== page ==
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I hadn’t envisioned myself in downtown Los Angeles the day after Thanksgiving making pasteles. In fact, I didn’t even know what they were. Nevertheless, that is exactly what happened. One might have expected to see visions of Johanna before making the banana leaf-wrapped savory treats. I would spend an evening acquainting myself with the traditions of Puerto Rican culture—though thoroughly unfamiliar—through dance and food, meeting new friends and of course, drinking four more bottles of wine (124 remain) in the waning of the night.

Dejected after watching a tumultuous Ducks matinee tilt against the Chicago Blackhawks, I needed a spirit lifter. It came in the form of a call from a friend who resides downtown. He invited me to join him and a few of his friends, to battle their turkey hangover and enjoy some wine with a few appetizers. I was game, and looking for a palate cleanser, since the Ducks failed third period left an unwanted flavor in my mouth.

Making it there around 7:45 P.M., as to not look too over-excited about the invite, I had my entry pass, with a bottle of 2009 Jean Claude Thevenet et Fils White Burgundy in hand.

After a few knocks on the door, I was in, making haste to find my friend Johan, like any shy guest, waiting for a familiar face who would act as my shepherd, easing the introductions until I felt comfortable to roam about the loft. I quickly dunked the bottle of Chardonnay in the ice bucket, taking up room next to an already resident La Crema Monterrey Chardonnay.

I couldn’t refrain from comparing the two Chardonnays, not to prove which was better but to identify winemaking practices and see differences between two very different wines that shared a common varietal. A lot was determined in the few glasses of wine and after that I stopped being concerned with the glass and instead, focused on my surroundings. The music was wailing, and people were dancing. Before I knew what was happening I was prodded to dance, moving my hips as best I could without having my shoulders follow. It isn’t my forte, but after a quick break in the music we had centered ourselves around the production table, creating an assembly line for crafting pasteles.

Each person was involved in the making of these tamale-like bundles. I was in charge of cutting the banana leaves while the host had folding duties and others were parceling out the cornmeal and more were doling out the carne. When we had about forty finished we began to tire of the process and were starting to crave our handiwork. But before we could eat the official product, they had to cook, and in that time, we made the rice (in an interesting and sensual style with spices I had not expected to combine with rice) and I uncorked another bottle of wine. Now we were onto the Filus Malbec that had good red fruit but showed restraint for a value wine. It was an excellent accompaniment for the spiced pork filled pasteles. The flavors meshed beautifully and the cinnamon in the rice reacted favorably to both wine and food.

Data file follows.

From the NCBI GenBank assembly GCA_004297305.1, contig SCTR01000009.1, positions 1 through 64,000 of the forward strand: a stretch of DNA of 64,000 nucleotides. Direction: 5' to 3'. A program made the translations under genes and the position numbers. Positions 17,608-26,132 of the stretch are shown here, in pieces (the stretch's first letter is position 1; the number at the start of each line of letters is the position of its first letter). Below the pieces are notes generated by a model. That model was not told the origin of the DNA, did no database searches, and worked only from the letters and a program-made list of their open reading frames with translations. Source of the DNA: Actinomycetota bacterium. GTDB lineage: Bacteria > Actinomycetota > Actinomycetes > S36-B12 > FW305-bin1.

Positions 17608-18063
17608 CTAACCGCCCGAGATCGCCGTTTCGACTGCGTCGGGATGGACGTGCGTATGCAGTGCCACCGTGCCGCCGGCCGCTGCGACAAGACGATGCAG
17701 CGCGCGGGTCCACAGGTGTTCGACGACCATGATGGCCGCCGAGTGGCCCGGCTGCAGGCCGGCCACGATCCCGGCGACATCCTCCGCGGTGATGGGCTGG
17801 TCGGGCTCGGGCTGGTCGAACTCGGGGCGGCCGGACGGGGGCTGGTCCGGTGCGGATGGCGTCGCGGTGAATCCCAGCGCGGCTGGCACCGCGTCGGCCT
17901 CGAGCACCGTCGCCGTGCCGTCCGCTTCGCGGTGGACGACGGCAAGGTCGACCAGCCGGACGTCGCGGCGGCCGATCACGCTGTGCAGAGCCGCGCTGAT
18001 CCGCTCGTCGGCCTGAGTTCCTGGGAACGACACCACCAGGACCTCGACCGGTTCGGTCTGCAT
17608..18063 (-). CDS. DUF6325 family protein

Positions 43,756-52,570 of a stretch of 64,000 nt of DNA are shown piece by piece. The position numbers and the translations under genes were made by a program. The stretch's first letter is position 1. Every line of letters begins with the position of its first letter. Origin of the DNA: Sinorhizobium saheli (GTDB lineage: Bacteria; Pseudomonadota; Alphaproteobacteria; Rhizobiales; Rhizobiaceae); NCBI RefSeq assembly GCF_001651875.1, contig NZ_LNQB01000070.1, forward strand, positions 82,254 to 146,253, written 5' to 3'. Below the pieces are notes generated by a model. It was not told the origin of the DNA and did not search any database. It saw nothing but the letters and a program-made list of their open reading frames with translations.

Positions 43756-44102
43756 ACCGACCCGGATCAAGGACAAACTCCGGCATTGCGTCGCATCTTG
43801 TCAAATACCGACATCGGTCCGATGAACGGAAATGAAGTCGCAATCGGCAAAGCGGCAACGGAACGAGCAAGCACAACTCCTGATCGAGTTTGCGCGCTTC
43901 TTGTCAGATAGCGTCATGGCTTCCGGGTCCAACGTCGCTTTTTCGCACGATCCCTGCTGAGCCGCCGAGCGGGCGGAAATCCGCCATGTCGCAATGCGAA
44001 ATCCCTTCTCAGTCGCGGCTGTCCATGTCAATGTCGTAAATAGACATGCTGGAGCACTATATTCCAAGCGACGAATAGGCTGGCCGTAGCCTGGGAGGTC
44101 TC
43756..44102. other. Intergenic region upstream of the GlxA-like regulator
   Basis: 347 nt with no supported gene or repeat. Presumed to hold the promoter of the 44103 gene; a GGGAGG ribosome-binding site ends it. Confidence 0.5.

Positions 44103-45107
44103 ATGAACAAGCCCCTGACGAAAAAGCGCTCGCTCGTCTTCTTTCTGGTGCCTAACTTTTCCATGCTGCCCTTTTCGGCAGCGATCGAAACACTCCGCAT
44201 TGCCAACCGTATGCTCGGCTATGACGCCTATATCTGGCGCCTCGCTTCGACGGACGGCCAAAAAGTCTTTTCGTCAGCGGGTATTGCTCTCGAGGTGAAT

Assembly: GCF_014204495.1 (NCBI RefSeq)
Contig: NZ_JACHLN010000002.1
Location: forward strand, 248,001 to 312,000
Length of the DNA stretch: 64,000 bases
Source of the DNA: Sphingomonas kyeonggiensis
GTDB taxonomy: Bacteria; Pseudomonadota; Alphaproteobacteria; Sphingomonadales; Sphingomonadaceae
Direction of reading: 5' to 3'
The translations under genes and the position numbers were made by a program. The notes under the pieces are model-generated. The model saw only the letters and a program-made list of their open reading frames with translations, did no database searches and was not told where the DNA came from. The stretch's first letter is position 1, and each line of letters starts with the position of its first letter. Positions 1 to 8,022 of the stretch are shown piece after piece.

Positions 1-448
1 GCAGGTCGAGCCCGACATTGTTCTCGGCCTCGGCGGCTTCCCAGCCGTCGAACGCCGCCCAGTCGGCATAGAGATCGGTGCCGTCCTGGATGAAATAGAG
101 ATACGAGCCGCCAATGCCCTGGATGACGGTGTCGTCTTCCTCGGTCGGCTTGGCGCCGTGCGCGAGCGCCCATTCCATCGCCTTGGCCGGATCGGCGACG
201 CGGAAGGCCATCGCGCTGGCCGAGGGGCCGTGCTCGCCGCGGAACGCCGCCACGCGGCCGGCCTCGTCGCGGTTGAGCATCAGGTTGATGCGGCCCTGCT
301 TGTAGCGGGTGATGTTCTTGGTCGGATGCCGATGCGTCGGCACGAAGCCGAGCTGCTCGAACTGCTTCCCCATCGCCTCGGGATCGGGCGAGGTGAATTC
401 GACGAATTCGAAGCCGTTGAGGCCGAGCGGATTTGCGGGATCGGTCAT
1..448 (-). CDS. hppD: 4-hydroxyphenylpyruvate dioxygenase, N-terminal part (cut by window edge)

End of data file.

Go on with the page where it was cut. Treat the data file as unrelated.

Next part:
Almost immediately after eating a few portions, dancing restarted. I resumed my lessons with two girls, having a lady behind me physically maneuver my hips while my dancing partner continued to instruct from in front. I blamed my inability to effectively conquer the meringue (and other Latin dances) on the wine and my clumsy hockey feet. It was a weak excuse to proffer, but that didn’t stop the ladies and we rounded out the night uncorking a bottle of Pro-mis-Q-ous (sic), which was a fiery red blend that captured the attitudes of all in attendance that night.

As the evening wore on we changed settings, taking advantage of the nearby activity—in the form of a plethora of bars—we danced and enjoyed the early A.M. scenery of downtown LA. It was truly different and remarkable. I never expected to be dancing (seriously) or eating Puerto Rican food while searching for bottles to add to the countdown. However, I was happy to have had the experience to meet a new group of amazing people, to learn a new step and take in an unfamiliar culture through its food.

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